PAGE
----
Karen Engelbrecht gives some survival tips for living with family...
A good friend of mine, let’s call her Anne, found herself living with her mother again at the age of 36 after her divorce. Today, six years down the line, Anne is slowly losing her mind.
This tends to happen when you share your living space with family
Ask anyone who’s doing it. But what’s the secret then to keeping yourself from strangling someone when blood appears to not be thicker than water? Perhaps start by reminding yourself of the following:
Living with family is the lesser of two evils
Having to share your home with a complete stranger can be much worse than living with family!
An acquaintances of mine who caught their housemate cleaning the toilet with their toothbrushes can vouch for this. And who doesn’t have experience with a housemate who constantly shops out of their food cupboard? At least with family you know exactly what you’re in for.
Family has your back
Unless there is some horrible unresolved feud, it’s more than likely that your family will always be there for you.
Your mom will make you forget about your bad day at the office with a home-cooked meal, your dad will gladly dispense financial advice (and perhaps a loan if you’re lucky) and a sibling will listen even if they don’t want to. Why do they do this? Because they care – it’s what families do.
You DO actually love them
Yes, you do. Admit it. If you can’t, keep this tip from the website All Things Conflict Resolution and ADR in mind – ‘make a distinction between the problem and the person’.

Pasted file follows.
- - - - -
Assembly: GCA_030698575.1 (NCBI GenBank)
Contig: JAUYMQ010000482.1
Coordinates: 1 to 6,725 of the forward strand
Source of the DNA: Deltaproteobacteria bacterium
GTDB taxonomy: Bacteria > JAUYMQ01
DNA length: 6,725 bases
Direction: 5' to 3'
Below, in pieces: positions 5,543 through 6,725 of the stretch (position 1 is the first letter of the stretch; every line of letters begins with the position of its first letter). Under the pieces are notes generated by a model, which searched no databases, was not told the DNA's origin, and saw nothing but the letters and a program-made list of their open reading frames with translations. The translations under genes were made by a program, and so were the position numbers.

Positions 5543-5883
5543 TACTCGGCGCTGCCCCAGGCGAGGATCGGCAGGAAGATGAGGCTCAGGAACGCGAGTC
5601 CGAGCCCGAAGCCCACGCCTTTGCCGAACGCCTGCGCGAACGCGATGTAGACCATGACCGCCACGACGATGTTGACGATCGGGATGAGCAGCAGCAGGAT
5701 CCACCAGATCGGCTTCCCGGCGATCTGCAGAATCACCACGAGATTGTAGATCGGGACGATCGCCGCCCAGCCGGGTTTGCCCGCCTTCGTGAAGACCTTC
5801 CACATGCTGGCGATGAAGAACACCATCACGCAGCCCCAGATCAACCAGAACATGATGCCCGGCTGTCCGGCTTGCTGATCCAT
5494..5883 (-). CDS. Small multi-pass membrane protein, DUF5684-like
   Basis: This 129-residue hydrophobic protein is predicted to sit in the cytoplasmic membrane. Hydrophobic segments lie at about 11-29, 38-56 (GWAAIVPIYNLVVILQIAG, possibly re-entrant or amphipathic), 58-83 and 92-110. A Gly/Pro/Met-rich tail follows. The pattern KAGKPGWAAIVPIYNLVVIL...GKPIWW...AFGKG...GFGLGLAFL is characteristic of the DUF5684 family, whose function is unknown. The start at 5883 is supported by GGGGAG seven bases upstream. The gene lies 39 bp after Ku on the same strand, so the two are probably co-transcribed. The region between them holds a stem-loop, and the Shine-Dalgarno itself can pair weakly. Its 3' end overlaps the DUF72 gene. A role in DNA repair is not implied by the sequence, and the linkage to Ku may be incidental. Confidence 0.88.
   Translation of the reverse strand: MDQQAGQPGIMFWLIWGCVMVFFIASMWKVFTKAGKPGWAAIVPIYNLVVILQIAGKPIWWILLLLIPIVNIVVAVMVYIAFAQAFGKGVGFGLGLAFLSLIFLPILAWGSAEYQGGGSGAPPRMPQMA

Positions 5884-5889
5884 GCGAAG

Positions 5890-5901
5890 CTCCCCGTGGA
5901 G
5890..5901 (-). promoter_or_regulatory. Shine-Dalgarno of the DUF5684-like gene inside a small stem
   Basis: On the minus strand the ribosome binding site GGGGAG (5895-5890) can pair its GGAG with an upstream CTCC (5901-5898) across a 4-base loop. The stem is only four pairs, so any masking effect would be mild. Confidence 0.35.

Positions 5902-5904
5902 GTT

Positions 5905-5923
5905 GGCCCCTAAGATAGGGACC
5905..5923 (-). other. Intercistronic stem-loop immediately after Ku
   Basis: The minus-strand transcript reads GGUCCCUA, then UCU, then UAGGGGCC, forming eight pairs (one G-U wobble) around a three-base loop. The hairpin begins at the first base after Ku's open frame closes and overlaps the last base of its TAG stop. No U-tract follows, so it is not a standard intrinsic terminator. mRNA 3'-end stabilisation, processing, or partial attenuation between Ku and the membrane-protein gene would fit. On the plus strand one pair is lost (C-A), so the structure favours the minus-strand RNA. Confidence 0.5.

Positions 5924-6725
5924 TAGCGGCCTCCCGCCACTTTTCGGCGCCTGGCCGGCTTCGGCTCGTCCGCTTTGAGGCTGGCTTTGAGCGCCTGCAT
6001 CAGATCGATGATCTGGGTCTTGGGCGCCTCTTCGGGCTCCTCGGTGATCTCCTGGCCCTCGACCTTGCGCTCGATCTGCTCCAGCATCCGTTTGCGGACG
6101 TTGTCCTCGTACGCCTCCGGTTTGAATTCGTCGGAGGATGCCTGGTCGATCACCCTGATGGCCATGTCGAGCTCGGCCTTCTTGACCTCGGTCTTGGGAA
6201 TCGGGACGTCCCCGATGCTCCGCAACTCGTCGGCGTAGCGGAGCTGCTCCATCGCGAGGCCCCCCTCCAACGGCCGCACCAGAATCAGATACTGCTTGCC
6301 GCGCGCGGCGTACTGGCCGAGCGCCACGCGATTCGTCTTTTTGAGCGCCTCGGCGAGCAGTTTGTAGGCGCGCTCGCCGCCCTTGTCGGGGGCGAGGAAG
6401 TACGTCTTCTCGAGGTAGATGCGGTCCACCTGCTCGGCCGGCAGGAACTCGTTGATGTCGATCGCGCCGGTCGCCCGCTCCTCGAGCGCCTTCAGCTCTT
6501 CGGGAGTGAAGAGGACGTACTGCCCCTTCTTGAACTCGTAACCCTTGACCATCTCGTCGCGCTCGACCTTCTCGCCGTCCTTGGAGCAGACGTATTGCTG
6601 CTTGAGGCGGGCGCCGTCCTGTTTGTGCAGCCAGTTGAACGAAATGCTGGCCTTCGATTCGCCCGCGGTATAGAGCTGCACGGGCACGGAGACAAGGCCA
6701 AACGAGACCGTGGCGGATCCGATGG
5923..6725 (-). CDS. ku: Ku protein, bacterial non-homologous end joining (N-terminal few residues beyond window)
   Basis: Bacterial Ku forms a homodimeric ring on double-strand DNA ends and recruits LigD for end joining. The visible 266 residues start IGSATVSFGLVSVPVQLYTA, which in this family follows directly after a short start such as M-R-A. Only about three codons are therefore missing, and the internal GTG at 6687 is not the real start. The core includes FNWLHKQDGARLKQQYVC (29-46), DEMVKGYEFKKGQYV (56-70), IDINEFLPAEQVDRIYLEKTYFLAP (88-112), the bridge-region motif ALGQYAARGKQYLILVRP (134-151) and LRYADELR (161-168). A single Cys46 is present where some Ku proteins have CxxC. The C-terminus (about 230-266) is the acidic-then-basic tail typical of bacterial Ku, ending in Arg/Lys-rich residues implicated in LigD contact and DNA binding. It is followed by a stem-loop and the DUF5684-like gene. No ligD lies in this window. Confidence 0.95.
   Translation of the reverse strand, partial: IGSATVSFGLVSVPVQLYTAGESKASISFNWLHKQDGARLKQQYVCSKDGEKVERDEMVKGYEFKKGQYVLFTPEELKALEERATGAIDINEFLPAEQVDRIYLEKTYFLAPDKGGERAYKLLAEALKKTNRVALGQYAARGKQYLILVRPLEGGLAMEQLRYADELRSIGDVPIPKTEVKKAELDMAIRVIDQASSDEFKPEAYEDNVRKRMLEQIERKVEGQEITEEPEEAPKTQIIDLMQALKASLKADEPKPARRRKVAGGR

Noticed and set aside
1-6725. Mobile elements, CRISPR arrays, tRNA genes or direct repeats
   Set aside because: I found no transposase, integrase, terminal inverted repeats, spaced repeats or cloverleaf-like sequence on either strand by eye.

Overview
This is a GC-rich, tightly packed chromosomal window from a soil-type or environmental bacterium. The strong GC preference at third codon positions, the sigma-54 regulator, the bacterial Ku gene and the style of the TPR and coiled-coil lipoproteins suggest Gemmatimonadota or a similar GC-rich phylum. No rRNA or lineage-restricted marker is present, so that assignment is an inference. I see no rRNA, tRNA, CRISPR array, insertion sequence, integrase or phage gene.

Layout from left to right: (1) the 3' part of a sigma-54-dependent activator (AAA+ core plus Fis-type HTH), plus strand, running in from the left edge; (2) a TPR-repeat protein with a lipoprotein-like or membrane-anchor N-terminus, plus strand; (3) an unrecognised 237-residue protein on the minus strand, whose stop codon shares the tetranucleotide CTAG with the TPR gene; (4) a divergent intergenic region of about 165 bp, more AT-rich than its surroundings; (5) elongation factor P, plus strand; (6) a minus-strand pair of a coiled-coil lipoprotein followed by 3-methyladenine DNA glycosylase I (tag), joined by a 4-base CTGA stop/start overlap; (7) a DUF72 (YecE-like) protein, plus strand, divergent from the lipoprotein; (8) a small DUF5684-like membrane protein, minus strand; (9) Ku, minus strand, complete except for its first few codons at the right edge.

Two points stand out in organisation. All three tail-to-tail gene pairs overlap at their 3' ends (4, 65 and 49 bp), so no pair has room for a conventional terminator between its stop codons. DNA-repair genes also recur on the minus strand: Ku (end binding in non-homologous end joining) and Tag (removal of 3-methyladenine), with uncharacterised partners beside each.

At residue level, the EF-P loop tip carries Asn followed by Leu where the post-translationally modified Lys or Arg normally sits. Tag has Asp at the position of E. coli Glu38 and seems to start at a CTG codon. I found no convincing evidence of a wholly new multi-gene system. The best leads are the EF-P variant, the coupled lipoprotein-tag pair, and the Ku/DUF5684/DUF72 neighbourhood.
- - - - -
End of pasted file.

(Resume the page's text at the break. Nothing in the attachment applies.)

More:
Take Anne for instance. After a full day at the office, she still has to cook dinner when she gets home – despite the fact that her mother is a pensioner and could very easily do it herself. This irks Anne quite a bit.
But if Anne reminds herself that it’s only her mother’s actions (or lack thereof) that’s the problem, she will discover that she can still find love in her heart for the woman who gave birth to her. You will too.
Violence is never the answer (really!)
You might want to actually choke sense into your family on some days but let’s face it – it won’t be as constructive as sitting down and talking things through.
Conflict Mediation.net says to start by giving each person a chance to describe what lead to the conflict. When everyone has had a chance to speak, brainstorm solutions to the problem and then choose one solution to try. Be willing to negotiate and compromise!
Keep on doing this until you find a solution that works. If you don’t, at least agree to disagree. This has kept the peace in many households!
It won’t be forever
Yes, it’s true! You will move out eventually! It might not be this week, this month or even this year, but it will happen. Just keep on believing it.
If money is an issue and the reason for co-habiting with your family, draw up a strict budget and cut down on unnecessary expenses. If you do it right, and stick to your budget, you should live well within your means and be able to put away money every month to reach that which you long for – freedom!